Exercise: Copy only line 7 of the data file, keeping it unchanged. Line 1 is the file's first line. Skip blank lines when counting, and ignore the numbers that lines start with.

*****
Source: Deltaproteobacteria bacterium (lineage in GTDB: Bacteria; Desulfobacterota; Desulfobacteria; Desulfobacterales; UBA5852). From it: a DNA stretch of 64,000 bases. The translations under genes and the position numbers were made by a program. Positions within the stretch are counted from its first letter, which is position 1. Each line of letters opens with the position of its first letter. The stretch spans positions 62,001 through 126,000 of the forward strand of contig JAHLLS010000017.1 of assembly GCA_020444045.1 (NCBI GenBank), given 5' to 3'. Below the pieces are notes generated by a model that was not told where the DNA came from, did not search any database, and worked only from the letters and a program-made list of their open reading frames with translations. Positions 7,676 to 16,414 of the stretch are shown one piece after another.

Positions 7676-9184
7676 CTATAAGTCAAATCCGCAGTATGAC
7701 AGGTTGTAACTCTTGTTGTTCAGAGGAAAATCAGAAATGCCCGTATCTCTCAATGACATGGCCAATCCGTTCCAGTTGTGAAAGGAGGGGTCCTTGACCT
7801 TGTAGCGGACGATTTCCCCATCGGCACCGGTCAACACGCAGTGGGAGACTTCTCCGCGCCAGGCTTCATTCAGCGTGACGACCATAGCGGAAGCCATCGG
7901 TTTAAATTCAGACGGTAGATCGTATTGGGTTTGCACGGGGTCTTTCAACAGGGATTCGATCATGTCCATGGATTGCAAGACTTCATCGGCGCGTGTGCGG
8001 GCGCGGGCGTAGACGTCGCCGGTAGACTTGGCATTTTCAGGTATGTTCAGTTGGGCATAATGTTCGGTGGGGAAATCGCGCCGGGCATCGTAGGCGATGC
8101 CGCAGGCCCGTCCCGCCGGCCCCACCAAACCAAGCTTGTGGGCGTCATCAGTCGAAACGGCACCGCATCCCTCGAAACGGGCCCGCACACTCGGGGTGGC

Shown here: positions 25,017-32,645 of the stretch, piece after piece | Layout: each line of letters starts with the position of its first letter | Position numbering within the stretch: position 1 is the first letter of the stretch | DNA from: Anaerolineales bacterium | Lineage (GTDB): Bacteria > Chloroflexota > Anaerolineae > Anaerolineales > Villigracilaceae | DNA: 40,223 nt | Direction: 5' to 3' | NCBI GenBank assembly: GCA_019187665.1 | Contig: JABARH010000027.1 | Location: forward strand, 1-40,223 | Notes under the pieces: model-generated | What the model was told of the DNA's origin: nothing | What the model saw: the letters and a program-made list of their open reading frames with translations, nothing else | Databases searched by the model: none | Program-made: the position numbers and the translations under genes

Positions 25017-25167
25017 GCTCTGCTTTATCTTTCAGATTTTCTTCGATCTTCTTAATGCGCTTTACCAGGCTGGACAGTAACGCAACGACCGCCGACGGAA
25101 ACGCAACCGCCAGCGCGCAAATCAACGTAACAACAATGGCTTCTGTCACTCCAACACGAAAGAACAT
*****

8001 GCGCGGGCGTAGACGTCGCCGGTAGACTTGGCATTTTCAGGTATGTTCAGTTGGGCATAATGTTCGGTGGGGAAATCGCGCCGGGCATCGTAGGCGATGC